Nandigram flares up yet again


Kolkata/Nandigram : Fresh violence broke out in troubled Nandigram in West Bengal Sunday as Communist Party of India-Marxist (CPI-M) supporters and a Trinamool Congress-backed group clashed while taking out separate processions.

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Police used batons to disperse the clashing mobs, East Midnapore Superintendent of Police G. Srinivas told IANS.

Both the CPI-M and the Bhumi Uchched Pratirodh Committee (BUPC), which opposes government takeover of farmland for industry, had taken out processions when the fighting occurred.

The CPI-M supporters were celebrating the party's win in the Haldia municipal elections while BUPC wanted to surround the Nandigram police station.

Reports from Nandigram said 26 people who were injured were admitted to hospital. Srinivas, however, said only five people had sustained injuries and one bomb was hurled. He said there were no reports of firing.

"The situation is now under control," Srinivas said as tension gripped the area.

BUPC leader Abdus Samad said the CPI-M procession had ended peacefully. But when BUPC began marching, CPI-M workers hurled bombs at them.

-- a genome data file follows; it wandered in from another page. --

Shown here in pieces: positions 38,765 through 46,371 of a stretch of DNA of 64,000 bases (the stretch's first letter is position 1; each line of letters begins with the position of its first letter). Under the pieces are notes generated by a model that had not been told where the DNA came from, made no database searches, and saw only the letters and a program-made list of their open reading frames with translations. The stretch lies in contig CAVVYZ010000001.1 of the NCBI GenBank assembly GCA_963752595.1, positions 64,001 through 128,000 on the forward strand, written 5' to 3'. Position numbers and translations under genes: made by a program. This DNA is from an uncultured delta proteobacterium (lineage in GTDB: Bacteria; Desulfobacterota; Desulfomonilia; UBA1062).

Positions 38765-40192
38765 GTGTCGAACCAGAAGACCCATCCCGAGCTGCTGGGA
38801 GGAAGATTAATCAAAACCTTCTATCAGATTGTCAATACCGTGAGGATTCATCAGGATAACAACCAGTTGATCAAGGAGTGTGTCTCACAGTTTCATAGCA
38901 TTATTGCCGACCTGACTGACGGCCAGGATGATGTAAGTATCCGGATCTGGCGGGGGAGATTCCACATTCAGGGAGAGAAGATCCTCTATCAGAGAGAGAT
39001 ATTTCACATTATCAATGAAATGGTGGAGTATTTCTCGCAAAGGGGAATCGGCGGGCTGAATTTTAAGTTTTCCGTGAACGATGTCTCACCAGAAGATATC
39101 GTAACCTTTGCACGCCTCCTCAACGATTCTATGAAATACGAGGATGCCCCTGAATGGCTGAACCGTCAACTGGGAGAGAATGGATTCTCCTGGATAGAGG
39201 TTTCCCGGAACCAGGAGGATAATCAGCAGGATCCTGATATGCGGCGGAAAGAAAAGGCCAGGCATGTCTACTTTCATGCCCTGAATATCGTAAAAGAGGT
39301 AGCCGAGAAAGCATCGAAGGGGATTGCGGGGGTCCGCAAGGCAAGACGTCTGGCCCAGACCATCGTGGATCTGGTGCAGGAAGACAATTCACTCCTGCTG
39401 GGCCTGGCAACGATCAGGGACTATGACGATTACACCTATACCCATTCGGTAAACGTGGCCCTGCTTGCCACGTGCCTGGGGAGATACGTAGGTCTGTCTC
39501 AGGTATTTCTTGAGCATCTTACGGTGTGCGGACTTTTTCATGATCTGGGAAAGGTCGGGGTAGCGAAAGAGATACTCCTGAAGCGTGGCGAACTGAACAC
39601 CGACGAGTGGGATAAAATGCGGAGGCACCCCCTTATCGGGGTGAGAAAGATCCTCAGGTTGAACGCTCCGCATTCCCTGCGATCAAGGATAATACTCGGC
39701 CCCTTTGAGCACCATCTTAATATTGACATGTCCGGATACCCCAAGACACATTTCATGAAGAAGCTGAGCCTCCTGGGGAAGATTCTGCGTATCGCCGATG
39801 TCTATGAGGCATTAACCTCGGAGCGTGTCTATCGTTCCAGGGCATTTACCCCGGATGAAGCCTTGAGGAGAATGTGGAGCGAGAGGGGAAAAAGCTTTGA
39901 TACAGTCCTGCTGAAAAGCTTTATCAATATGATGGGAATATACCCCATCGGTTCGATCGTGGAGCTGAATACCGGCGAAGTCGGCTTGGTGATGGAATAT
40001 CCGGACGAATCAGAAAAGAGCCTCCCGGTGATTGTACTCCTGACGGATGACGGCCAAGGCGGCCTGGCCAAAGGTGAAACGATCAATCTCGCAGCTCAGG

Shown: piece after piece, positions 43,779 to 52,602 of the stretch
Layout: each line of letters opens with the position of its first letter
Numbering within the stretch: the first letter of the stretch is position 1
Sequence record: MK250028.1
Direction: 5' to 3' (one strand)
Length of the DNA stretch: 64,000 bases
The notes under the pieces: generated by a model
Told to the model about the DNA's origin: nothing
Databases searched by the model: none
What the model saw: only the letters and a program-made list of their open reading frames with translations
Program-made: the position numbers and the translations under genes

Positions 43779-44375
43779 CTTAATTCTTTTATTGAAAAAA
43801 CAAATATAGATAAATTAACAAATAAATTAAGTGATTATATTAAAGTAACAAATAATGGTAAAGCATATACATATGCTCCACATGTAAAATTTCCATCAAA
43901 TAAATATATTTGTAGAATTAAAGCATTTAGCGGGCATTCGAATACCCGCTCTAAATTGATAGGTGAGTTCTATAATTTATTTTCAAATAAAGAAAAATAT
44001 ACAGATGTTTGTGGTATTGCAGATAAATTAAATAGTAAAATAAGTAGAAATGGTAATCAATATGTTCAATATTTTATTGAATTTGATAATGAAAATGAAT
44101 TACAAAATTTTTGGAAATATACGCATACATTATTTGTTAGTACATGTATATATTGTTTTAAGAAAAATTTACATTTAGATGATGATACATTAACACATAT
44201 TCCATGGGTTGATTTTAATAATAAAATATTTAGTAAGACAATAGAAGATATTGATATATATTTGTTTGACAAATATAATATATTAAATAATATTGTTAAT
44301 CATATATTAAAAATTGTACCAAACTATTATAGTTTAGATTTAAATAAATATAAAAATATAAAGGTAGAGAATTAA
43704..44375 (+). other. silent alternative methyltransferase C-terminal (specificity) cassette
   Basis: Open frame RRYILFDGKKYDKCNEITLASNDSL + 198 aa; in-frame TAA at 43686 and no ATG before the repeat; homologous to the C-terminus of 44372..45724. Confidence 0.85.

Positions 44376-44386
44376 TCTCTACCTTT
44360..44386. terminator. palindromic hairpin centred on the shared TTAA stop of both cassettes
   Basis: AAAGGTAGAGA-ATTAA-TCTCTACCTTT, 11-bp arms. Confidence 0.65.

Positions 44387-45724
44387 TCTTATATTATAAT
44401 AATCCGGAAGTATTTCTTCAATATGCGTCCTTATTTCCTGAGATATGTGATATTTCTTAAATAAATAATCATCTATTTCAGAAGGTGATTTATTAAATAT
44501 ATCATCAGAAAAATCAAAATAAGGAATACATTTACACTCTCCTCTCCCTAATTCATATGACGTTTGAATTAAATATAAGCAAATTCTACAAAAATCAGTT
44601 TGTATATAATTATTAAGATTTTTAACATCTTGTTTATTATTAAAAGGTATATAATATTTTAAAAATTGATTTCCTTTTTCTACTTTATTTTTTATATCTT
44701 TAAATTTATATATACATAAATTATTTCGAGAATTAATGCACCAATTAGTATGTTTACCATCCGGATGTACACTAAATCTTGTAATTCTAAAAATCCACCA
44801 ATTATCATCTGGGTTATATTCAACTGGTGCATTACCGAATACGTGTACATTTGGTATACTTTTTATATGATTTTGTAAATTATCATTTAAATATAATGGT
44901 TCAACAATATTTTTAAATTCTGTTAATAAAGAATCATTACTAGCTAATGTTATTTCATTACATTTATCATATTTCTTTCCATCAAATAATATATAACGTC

CPI-M leader Ashok Guria, however, alleged that BUPC men attacked their party office, triggering the clash.

The BUPC has now called a 12-hour Nandigram shutdown Monday to protest against the latest violence. It said CPI-M men fired from Khejuri, a stronghold of the party and where most CPI-M supporters of Nandigram are now sheltered in camps.

"We will surround the Nandigram police station on Aug 1 to protest the firing," said Samad.

"The latest violence is because of comments made by Haldia MP Laxman Seth who dubbed the verdict in Haldia as a mandate for industrialisation and hinted at eyeing Nandigram again for an industrial complex," a BUPC supporter said.

Haldia is an industrial town close to Nandigram where the communists are planning to relocate the chemical hub that was originally planned in Nandigram triggering the saga of violence and killings.

The Left Front won the civic body elections held this month under the shadow of the violence in Nandigram.

Meanwhile, CPI-M patriarch Jyoti Basu said he was concerned over the latest reports of violence. "Nandigram is still violent and the peace process has to make headway," he said.

At least 22 people have been killed, hundreds injured and several raped in Nandigram in protests since January against the special economic zone (SEZ) and a chemical hub planned there in collaboration with Indonesia's Salim Group.

Following the violence, the SEZ plan was scrapped but thousands of people belonging to both the CPI-M and the BUPC have been living in camps.

The all-party talks to start a peace process in Nandigram and facilitate the return of terror-stricken villagers to their homes have not yielded much success.